Roof Above apartments have opened for tenants experiencing chronic homelessness

According to the organization, 88 individuals will be provided with permanent supportive housing.
With the help of community partners, Roof Above opened SECU Rise on Clanton to help give the homeless a permanent place to live.
Published: Aug. 3, 2022 at 3:30 PM EDT
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CHARLOTTE, N.C. (WBTV) - A Charlotte-based organization aiming to end homelessness in the city has opened its newly-renovated apartment complex on Clanton Road, it announced this week.

Roof Above announced that last week, tenants began moving into the building, giving 88 individuals who had been experiencing chronic homelessness, or were without a home for at least one year, a permanent place to live.

Ten of the first tenants to move in were former residents of the North End encampment who were moved to a Mecklenburg County-funded shelter.

Named ‘The Rise on Clanton,’ the facility is Charlotte’s first adaptive reuse, permanent supportive housing solution.

James Ajiboye moved into the complex earlier this week after being homeless for the last eight years.

“I was just praying that something good would come up, and it came up,” he said.

He had a stroke in 2013 and spent 11 months between the hospital and rehab center before moving into a different Roof Above shelter in 2014.

Ajiboye said he lost some function in one of his hands, couldn’t work, and had a growing pile of medical bills. He said he used to pray for the day he would get a permanent home and assumed The Rise on Clanton was another shelter.

“I can’t work I don’t have a job anymore I don’t have any money, nothing,” he said. “When Miss Liz told me she had the place for me, I thought it was like the other ones.”

His doubt disappeared quickly when he learned this was a permanent apartment, a place he could call his own after years of uncertainty.

“I was grateful, I’ve been living in the shelter for eight years and now I’ve got this place beautiful like this, I’ve got the keys, you would be very happy, very very happy,” he said.

The organization said the pandemic offered it an ‘innovative opportunity’ to purchase and convert the underutilized hotel into an affordable living complex, capable of serving some of the community’s most vulnerable residents.

Related: Roof Above to open apartments that will house 88 individuals, including 6 from ‘Tent City’ hotel

Located near the intersection of Clanton Road and Interstate 77, Roof Above purchased the building in December 2020, and used it to serve as an emergency shelter for women and families.

In May 2021, Roof Above began renovating the hotel, creating apartments that include kitchens, as well as space for on-site support services.

While living in the apartments, tenants will have access to case managers, a full-time nurse, a learning lab and community space for supportive activities.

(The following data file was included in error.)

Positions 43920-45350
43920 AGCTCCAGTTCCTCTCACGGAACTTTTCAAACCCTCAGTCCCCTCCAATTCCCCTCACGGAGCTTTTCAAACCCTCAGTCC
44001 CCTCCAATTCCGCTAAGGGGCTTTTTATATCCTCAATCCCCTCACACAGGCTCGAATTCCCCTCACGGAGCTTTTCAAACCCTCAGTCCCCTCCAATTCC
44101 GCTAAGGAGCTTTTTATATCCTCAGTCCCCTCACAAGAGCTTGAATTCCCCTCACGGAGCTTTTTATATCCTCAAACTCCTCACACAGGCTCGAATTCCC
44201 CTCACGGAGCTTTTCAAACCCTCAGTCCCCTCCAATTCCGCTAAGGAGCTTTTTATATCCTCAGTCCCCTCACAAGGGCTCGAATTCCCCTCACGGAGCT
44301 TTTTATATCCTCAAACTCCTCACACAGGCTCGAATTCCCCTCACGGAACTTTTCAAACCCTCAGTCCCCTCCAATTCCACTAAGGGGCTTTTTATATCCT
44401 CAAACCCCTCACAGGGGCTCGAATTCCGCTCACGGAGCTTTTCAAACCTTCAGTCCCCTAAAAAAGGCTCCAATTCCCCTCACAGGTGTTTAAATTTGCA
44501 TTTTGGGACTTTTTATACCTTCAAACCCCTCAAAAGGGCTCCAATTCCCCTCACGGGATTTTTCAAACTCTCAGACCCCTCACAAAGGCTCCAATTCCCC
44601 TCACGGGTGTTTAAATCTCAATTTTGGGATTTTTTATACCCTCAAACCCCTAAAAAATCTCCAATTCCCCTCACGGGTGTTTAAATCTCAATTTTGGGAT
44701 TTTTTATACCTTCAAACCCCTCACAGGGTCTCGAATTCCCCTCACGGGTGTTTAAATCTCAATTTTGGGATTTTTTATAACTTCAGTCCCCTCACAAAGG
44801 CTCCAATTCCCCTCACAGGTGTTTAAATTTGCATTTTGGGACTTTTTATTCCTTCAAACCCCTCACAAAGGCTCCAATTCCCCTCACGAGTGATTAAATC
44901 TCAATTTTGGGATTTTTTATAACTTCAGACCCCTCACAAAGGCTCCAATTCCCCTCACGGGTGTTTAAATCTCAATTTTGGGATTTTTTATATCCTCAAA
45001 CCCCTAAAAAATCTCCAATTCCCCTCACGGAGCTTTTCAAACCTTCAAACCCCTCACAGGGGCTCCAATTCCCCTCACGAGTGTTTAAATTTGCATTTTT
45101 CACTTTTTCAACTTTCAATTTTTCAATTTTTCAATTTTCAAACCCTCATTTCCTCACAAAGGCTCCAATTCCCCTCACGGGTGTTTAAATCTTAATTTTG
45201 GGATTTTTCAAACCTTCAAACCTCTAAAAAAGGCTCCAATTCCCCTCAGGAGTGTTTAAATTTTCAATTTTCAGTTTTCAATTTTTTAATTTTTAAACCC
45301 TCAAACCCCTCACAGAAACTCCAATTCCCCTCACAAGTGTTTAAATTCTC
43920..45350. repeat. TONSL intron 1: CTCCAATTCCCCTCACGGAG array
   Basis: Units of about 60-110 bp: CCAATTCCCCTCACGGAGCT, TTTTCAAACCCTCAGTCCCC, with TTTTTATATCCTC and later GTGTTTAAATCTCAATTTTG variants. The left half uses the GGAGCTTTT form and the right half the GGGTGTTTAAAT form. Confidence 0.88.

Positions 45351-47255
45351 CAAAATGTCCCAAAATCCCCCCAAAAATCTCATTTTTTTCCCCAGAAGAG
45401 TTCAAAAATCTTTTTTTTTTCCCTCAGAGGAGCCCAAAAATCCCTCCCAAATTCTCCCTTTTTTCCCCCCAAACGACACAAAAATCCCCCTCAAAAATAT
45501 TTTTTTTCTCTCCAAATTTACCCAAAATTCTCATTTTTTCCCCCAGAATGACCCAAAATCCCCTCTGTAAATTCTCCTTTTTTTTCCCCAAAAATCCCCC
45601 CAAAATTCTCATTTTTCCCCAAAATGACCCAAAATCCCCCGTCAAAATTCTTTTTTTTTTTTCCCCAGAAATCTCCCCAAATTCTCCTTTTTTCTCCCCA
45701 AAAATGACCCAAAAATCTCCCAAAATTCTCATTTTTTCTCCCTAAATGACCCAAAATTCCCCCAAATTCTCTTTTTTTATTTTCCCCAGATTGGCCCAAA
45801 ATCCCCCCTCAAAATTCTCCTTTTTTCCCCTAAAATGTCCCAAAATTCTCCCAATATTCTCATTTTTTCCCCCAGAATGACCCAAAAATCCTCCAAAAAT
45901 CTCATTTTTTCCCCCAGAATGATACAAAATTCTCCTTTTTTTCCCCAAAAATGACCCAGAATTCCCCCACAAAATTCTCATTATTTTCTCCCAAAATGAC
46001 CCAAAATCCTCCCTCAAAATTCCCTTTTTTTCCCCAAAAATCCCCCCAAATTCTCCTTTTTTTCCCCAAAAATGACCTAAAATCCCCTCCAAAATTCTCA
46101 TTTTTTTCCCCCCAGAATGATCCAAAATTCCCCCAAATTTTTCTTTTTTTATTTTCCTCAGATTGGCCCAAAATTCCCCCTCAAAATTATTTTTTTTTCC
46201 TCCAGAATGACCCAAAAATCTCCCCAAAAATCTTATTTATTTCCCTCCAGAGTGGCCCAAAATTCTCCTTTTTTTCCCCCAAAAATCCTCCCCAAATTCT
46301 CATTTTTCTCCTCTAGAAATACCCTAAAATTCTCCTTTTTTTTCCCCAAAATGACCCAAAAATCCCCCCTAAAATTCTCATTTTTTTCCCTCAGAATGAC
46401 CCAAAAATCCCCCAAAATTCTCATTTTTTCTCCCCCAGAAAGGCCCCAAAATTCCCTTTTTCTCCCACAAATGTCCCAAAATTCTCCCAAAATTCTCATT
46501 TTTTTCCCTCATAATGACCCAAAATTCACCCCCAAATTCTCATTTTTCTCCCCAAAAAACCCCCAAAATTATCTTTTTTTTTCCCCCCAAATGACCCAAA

“This opening comes with our deepest appreciation to everyone who accepted the challenge to dream big and meet the moment to make this new apartment community possible,” Roof Above CEO Liz Clasen-Kelly said. “We hold to the vision that everyone is worthy of the safety, stability and dignity of a home. Together, and one life at a time, we end homelessness.”

Roof Above says that tenants will primarily be chosen through the Charlotte-Mecklenburg Coordinated Entry process, which uses a common assessment to identify the most vulnerable people in need of permanent housing.

For information on the coordinated entry process, click here. You can also call 704-284-9665 and leave a message. A county staff member will call you back Monday through Friday between the hours of 8 a.m. and 5 p.m.

Each week, six to eight people will move in, to help ensure tenants are fully supported in their transition to the complex.

“We’ve seen people overwhelmed with tears of joy, smiles of glee, we’ve seen people resting really soundly, and so excited to have a door to close and a place to call their own,” Clasen-Kelly said.

Following the opening of The Rise on Clanton, Roof Above now provides nearly 700 supportive housing units within the Charlotte-Mecklenburg area.

The complex also has several resources on-site including a medical exam room through Roof Above’s partnership with Novant Health and Alliance Health.

“It’s not just affordable housing we also have on-site case management, a full-time nurse, a learning lab, and a large community space where we’ll have supportive activities,” Clasen-Kelly said.

Despite the work of Roof Above, there are still more than 400 people in Mecklenburg County experiencing chronic homelessness according to the latest Charlotte-Mecklenburg Housing and Homelessness Dashboard.

The organization says that typically, tenants pay 30% of their income toward rent plus basic utilities. To learn more about permanent supportive housing options and to review eligibility, click here.

Related: ‘I still have a bright future’: Roof Above provides opportunities, impact on homeless in Charlotte

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